The defendants’ counsel challenged the array of regular jurors, on the ground that they were irregularly drawn. The evidence is that they were drawn from box No. 1 by a boy under ten years of age. Some names were drawn and not used, because the county commissioners thought too many were drawn from one end of the county; and wishing to equalize the number among the different townships, they were put back and others drawn in their stead. While the manipulation of the names of jurors as practiced in this case is to be seriously deprecated and condemned, as tending to corruption and the obstruction of the-impartial administration of justice, there seems to have been no actual wrong done or intended on this occasion. And as the jury were drawn under the provisions of chapter 17, section 229 of Battle’s Revisal (act of August 4, 1868) prescribing how the jury lists of the several counties shall be prepared by the county commissioners, and this court has-construed that section to be directory only, and not mandatory, the exception cannot be sustained. State v. Haywood, 73 N. C., 437. According to the authority of that case, where *674there is any informality in drawing or impaneling grand jurors, a plea in abatement on the arraignment -and not a motion to quash is the proper practice. On the arraignment in this case the defendants pleaded not guilty; after that it was too late to take objection to any irregularity in drawing the jury. State v. Davis, 2 Ired., 153; State v. Baldwin, 80 N. C., 390; State v. Blackburn, Ibid., 474; State v. Liles, 77 N. C., 496; State v. Griffice, 74 N. C., 316. But in .this case it really makes no difference when it was taken..
The first special instruction asked was, that the articles charged to have been stolen were taken at different times, and therefore constituted different offences and cannot be united in the same indictment: His Honor very properly refused this instruction, for it was a continuing transaction, .and in such cases, though there may be several distinct as-portations, the parties may be indicted for the final carrying away, and all who concur are guilty, though they were not privy to the first and intermediate acts. State v. Trexler, 2 Car. L. R., 188. And it is held ‘‘ if there be ten different species of goods enumerated and the prosecutor prove the larceny of any one or more of a sufficient value, it will 'be sufficient although he fail in his proof of the rest.” Arch. Cr. Law., 50.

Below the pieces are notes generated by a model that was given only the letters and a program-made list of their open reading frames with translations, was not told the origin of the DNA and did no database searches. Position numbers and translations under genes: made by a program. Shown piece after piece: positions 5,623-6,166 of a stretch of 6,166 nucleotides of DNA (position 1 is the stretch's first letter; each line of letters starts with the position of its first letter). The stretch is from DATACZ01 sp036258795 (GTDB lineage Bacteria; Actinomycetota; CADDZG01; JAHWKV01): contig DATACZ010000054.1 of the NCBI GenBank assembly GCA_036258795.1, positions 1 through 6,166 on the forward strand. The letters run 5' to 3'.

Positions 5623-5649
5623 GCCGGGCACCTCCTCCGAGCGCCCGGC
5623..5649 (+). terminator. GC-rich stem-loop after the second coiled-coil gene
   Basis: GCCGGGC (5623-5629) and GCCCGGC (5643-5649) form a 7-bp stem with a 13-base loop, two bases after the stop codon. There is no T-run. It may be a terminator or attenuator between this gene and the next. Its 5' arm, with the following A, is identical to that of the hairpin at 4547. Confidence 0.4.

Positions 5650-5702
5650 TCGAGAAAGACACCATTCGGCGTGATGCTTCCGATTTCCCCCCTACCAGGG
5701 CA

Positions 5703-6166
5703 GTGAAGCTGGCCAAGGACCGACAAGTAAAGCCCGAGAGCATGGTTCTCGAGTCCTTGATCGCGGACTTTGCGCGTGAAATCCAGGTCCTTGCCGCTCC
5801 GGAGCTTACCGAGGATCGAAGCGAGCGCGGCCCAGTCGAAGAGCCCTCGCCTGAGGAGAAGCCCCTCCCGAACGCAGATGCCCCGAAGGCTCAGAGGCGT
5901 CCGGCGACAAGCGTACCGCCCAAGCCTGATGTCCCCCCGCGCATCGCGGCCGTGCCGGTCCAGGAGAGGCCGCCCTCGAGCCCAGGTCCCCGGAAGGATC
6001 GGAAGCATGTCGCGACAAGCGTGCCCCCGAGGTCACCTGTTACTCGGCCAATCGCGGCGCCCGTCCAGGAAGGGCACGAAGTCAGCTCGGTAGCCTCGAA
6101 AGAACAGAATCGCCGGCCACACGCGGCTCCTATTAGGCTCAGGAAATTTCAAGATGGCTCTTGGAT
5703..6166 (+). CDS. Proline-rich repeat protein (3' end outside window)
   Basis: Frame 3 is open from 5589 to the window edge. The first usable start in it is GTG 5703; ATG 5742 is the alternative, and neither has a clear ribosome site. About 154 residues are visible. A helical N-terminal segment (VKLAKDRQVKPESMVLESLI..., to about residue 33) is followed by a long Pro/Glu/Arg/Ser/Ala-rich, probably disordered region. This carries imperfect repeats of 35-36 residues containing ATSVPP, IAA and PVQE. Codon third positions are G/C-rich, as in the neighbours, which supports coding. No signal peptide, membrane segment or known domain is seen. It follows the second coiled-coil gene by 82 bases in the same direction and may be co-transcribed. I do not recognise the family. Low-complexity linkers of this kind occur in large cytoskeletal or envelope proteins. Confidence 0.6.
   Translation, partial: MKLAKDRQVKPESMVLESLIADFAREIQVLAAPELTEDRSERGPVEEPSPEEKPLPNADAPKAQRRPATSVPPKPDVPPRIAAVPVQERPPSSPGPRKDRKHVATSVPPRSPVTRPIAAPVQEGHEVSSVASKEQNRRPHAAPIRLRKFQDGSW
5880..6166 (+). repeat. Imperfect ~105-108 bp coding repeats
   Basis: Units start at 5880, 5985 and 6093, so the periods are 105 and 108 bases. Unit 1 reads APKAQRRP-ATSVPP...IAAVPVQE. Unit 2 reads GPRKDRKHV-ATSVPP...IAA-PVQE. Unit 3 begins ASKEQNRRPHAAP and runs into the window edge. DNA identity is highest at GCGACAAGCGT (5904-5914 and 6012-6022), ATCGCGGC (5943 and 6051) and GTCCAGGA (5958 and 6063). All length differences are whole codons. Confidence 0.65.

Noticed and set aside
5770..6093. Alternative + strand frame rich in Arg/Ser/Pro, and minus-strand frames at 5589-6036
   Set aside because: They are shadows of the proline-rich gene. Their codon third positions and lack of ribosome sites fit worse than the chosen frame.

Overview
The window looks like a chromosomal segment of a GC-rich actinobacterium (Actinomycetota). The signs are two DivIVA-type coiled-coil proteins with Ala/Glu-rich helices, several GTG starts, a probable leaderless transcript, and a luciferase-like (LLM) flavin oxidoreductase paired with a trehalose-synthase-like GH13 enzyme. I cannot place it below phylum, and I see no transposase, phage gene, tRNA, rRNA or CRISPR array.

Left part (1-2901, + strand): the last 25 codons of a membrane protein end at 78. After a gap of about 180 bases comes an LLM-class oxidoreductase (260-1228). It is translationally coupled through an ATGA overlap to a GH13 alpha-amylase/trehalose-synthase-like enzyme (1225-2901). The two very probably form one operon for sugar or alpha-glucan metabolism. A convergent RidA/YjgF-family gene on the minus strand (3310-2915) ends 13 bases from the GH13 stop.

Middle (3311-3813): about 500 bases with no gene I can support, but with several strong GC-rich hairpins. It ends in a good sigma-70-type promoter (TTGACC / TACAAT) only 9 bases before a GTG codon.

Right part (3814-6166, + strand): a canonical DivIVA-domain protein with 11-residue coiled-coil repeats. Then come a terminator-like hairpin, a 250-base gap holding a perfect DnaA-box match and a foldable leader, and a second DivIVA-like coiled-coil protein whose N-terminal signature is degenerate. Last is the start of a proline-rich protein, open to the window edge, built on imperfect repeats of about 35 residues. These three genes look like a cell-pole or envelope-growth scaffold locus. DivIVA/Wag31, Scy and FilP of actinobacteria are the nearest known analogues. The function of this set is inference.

As to the second instruction prayed, that the articles were ■insufficiently described, the indictment too vague, and does not identify the articles: There is no error in the refusal ■of His Honor to give that instruction. The articles charged-are one hat, one pair of pants, &c. This was sufficiently descriptive. It was not necessary to describe the hat as a black or white hat, or that it was a felt or beaver. See all the precedents in books of forms.
The remaining instruction asked is, that there was a variance between the proof and allegation, because the indictment'charged the larceny of ten yards of jeans, and the proof was thirty and a half yards. This is so absurd that it *675looks like trifling with the court, and to cite an authority against the fallacy of the position would be attaching too much importance to the exception.
The defendants having failed to obtain a new trial, moved in arrest of judgment, and assigned as grounds for their motion the objections taken upon the motion for new trial, all of which we have held were untenable; and the further ground “ that the count for receiving was defective in not stating from whom the goods were received His Honor refused to arrest the judgment, in which ruling there was no error. In an indictment for receiving stolen goods it is not necessary to state from whom the goods were received. State v. Minton, Phil., 196. There is no error. Let this be certified to the superior court of Rutherford county.
Pee Curiam. Nor error.